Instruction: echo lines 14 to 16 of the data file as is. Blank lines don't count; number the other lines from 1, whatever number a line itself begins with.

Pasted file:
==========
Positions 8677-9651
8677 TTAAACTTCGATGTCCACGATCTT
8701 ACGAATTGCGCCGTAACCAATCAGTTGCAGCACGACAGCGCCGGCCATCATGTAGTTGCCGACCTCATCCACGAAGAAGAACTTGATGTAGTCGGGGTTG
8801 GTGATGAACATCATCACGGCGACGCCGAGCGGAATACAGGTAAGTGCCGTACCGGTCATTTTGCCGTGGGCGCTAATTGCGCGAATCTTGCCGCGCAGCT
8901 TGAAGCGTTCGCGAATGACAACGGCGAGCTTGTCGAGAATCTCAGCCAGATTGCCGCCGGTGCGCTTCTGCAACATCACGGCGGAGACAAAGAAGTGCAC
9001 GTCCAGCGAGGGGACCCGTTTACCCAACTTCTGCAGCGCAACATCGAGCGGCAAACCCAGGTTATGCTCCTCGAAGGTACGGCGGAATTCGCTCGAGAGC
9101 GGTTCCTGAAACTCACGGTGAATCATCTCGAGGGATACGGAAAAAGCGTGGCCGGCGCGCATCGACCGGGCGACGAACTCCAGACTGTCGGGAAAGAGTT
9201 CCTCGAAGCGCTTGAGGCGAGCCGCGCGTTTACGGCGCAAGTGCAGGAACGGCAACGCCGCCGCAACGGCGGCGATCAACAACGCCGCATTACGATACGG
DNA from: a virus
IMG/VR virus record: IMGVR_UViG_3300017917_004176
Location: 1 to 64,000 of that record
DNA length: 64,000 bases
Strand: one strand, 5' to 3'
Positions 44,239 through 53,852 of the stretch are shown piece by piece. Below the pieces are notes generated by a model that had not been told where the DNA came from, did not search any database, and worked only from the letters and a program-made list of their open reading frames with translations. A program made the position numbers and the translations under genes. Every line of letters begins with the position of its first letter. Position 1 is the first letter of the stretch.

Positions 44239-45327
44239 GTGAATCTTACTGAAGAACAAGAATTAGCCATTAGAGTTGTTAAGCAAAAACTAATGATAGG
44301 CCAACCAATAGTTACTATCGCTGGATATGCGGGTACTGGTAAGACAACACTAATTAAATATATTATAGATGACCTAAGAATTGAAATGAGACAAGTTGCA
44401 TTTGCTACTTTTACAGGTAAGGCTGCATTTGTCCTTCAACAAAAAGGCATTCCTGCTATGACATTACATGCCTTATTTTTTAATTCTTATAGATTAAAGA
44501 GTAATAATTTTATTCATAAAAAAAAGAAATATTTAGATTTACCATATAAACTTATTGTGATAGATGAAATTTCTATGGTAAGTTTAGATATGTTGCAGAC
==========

Positions 44,239 through 53,852 of the stretch are shown piece by piece. Below the pieces are notes generated by a model that had not been told where the DNA came from, did not search any database, and worked only from the letters and a program-made list of their open reading frames with translations. A program made the position numbers and the translations under genes. Every line of letters begins with the position of its first letter. Position 1 is the first letter of the stretch.

Positions 44239-45327
44239 GTGAATCTTACTGAAGAACAAGAATTAGCCATTAGAGTTGTTAAGCAAAAACTAATGATAGG